Tafelspitz is an Austrian boiled dinner, consisting of beef simmered with root vegetables.
It takes its name of “Tafelspitz” from the cut of beef used, which is also called Tafelspitz. This means, literally, “table tip.”  In practice in Austria, many people now use other cuts of beef as this cut is in high demand for this particular dish, and therefore expensive.
Tafelspitz can be served with some form of potato such as sautéed, roasted, rosti or julienned, a relish of minced apple mixed with horseradish, a breadsauce with chives and egg in it, and sometimes sour cream as well.
To make Tafelspitz, you simmer the meat for 3 to 4 hours in unsalted water, along with some beef marrow bones (recipes seem to indicate they should be cut into 2 inch / 5 cm slices) and peppercorns. The layer of fat on the Tri-Tip should be left on during cooking. Skim the broth occasionally as foam occurs — you want to end up with a clear broth. One hour before the meat is tender, add the prepared root vegetables (washed, peeled, bite-sized cubes.) These vegetables can include carrots, leeks, celeriac, onion, turnip, parsnip, etc. The onions are prepared in a special way: you cut the onion into halves, leaving the skin on, and in a frying pan with no fat, brown each exposed surface first before adding — this gives the broth some colour.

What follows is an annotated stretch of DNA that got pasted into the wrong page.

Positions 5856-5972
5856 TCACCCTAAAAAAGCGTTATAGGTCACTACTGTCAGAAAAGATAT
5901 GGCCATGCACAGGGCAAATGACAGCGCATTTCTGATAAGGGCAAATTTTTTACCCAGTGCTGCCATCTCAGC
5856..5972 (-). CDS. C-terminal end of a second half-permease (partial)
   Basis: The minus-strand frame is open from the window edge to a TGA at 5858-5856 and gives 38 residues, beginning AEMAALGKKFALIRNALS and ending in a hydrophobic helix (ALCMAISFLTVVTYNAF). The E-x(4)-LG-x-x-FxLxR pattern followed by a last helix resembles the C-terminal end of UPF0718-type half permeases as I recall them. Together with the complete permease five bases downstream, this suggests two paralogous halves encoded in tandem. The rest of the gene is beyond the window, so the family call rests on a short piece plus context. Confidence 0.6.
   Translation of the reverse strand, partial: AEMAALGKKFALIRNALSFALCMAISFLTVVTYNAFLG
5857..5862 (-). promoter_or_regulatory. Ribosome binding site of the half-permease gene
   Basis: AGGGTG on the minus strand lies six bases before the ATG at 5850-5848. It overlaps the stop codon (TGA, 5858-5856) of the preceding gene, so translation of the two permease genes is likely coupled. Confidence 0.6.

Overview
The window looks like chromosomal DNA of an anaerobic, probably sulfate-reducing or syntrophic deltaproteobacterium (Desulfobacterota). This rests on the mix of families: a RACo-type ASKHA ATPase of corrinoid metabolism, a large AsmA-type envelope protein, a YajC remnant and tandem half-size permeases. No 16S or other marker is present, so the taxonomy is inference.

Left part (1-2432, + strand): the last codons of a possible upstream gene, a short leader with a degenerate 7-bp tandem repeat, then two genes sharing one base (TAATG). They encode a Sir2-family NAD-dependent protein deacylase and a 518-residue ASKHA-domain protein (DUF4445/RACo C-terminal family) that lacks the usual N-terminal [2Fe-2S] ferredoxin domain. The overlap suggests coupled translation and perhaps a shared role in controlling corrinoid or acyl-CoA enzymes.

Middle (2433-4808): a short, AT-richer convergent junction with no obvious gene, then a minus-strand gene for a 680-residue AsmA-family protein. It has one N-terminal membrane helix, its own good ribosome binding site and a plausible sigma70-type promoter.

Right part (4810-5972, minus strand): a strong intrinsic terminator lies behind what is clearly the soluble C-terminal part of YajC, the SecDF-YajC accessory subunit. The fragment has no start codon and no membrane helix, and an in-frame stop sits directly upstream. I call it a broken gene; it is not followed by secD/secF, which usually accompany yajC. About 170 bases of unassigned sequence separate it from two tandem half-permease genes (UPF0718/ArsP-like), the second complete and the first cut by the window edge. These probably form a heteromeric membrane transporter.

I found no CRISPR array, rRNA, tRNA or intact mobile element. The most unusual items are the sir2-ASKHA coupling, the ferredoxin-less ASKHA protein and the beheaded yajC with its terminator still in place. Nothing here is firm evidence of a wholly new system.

When the vegetables are cooked, remove the meat and bones, discarding the bones. Flavour the broth with seasonings such as salt, pepper, and lovage. (No salt should have been added before this point.) Then strain the broth, keeping the vegetables.
Serve slices of the beef with a small drizzle of broth on each slice (about 1 tablespoon), the vegetables and the other side sauces mentioned above.
At the Plachutta restaurant in Vienna, Tafelspitz is served as three separate courses. The broth with the vegetables in it is served as a soup (dumplings or noodles may be added.) Then, the marrow from the marrow bones is served with toasted pieces of rye to spread it on. Finally, the main course of slices of the beef with about a tablespoon of the broth on it, with two of the side sauces mentioned above, potatoes, and an additional vegetable, such as creamed spinach.
 The Tafelspitz is a pointy-shape cut from the top of a hind leg (aka Sirloin Bottom) of cow. In North American butchering, the Sirloin Bottom can be divided into three parts, of which the Tri-Tip is one. A Tri-Tip cut is the closest cut in North America to a Tafelspitz cut. In the UK or Australia, try a silverside cut.
Plachutta, Ewald, et al. Die gute Küche – Das österreichische Jahrhundertkochbuch. Austria. Orac. 1993.